Working College Students: The Effects of Struggling to Balance Work and SchoolBy Audri Taylors, UniversityHerald Reporter
The reality of college can be way different from the ones that are portrayed in the movies and TV shows. Instead of the college students who wake up late, enjoying and partying all the time, colleges and universities are full of students with hectic schedules of not just classes and extracurricular activities, but real jobs too.
According to USA Today College, roughly 25 percent of students who are enrolled in college full time are also working full time, and that an average student works about 30 hours a week. This burden can become overwhelming and can affect many aspects of a student's life, not only his mental and physical wellbeing, but even his emotional and psychological.
A research from Anthony P. Carnevale, Nicole Smith, Michelle Melton, and Eric W. Price of Georgetown University, finds that this is already the norm as there are nearly 14 million Americans who are working while taking classes, according to The Atlantic. But the first evidence that a student is struggling is when they get less than stellar exam results when midterm hits. The poor grades are definitely disappointing but these should also be taken as warning signs that something is no longer right with the student.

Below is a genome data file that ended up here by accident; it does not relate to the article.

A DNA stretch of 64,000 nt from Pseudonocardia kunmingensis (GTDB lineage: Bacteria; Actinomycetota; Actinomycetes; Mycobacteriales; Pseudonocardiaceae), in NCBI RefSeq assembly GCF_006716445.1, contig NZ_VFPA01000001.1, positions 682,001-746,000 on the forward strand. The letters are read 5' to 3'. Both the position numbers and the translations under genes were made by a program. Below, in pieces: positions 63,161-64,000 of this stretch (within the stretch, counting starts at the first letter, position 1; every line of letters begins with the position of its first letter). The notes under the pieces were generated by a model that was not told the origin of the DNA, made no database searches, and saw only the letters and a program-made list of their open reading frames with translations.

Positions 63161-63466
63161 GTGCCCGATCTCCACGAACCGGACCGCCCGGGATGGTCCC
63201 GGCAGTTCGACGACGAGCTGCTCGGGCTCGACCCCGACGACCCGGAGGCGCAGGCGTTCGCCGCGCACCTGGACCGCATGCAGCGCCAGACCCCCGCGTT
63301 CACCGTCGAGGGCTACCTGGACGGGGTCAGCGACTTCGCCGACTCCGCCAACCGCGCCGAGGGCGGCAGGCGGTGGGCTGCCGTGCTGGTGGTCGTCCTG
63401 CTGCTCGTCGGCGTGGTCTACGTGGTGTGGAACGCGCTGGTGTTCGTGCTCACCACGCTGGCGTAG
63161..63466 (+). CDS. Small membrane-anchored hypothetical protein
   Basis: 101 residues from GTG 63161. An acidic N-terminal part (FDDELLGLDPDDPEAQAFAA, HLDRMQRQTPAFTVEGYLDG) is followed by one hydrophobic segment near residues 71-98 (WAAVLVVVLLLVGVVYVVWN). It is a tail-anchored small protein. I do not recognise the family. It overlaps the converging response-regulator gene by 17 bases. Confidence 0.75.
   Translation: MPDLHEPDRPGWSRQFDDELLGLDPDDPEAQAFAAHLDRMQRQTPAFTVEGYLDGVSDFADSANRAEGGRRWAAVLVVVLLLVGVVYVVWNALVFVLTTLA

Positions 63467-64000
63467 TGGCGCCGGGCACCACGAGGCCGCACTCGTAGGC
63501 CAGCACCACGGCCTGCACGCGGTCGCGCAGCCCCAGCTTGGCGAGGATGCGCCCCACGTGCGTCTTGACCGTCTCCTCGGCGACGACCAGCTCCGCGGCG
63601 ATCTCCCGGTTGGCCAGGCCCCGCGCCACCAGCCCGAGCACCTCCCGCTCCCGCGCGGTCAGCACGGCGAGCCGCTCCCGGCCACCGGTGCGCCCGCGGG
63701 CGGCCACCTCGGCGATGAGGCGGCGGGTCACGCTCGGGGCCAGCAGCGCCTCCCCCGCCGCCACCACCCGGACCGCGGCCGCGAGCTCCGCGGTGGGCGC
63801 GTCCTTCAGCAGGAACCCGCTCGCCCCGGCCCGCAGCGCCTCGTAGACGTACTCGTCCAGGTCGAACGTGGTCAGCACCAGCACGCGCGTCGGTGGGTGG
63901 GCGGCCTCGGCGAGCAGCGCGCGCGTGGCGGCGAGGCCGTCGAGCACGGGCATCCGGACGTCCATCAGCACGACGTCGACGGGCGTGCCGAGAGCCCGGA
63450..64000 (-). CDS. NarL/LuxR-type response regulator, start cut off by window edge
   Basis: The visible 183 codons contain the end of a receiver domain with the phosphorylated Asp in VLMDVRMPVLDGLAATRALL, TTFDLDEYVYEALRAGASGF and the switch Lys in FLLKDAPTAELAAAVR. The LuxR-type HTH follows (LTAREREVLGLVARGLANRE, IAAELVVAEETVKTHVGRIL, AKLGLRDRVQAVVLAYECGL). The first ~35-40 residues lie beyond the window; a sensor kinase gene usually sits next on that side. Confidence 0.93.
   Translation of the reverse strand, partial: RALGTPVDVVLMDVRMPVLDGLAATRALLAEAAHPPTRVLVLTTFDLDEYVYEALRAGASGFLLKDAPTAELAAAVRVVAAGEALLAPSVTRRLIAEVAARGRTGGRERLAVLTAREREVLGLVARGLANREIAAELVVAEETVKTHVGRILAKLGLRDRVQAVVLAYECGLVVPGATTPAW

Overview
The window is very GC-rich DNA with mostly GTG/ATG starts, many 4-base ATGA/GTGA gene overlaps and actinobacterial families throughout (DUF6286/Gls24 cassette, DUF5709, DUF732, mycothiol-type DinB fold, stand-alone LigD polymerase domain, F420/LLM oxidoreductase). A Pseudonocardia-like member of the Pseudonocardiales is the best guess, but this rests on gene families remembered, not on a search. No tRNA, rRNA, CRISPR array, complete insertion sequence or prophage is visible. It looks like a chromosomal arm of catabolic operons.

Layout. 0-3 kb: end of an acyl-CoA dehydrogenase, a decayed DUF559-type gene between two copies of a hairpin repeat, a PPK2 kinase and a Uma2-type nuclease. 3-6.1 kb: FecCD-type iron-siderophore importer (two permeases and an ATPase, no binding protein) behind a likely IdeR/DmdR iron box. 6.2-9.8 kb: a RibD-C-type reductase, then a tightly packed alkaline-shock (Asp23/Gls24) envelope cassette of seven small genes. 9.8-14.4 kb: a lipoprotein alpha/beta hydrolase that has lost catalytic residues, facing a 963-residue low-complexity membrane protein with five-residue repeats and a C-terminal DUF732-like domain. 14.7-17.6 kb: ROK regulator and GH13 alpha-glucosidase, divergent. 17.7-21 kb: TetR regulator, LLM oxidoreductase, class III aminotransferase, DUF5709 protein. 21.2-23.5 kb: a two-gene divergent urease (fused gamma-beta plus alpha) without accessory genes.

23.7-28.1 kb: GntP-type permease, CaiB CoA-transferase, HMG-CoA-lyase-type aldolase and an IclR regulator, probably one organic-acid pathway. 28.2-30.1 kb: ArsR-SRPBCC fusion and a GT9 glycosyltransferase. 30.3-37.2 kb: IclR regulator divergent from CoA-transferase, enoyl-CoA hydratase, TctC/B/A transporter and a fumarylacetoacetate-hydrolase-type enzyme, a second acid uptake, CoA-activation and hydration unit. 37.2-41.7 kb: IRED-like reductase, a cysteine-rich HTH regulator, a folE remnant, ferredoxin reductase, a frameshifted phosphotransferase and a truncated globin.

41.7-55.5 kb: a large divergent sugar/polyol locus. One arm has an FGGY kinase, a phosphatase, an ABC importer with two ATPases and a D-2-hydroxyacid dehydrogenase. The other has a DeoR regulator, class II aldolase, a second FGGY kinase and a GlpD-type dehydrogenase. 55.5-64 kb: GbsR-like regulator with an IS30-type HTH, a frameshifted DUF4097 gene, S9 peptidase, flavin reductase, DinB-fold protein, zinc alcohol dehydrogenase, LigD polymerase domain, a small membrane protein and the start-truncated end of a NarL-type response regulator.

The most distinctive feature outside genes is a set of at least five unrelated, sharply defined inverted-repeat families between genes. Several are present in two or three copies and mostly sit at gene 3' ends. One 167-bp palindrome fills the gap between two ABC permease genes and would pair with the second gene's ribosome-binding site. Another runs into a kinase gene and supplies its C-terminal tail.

Even when you are a student, your employers could be less forgiving because they still expect all of their staff to be on time, always present and prepared. An occasional miss due to exams can probably be considered but they will also think about their business or the working student will have to lose their jobs for failing to perform the tasks for which they are paid to do.
Because of these, your physical health can be compromised and this is one important thing that many students tend to neglect, especially when you are trying to squeeze in other important things in your life aside from school and work. These include your family time, social life and others.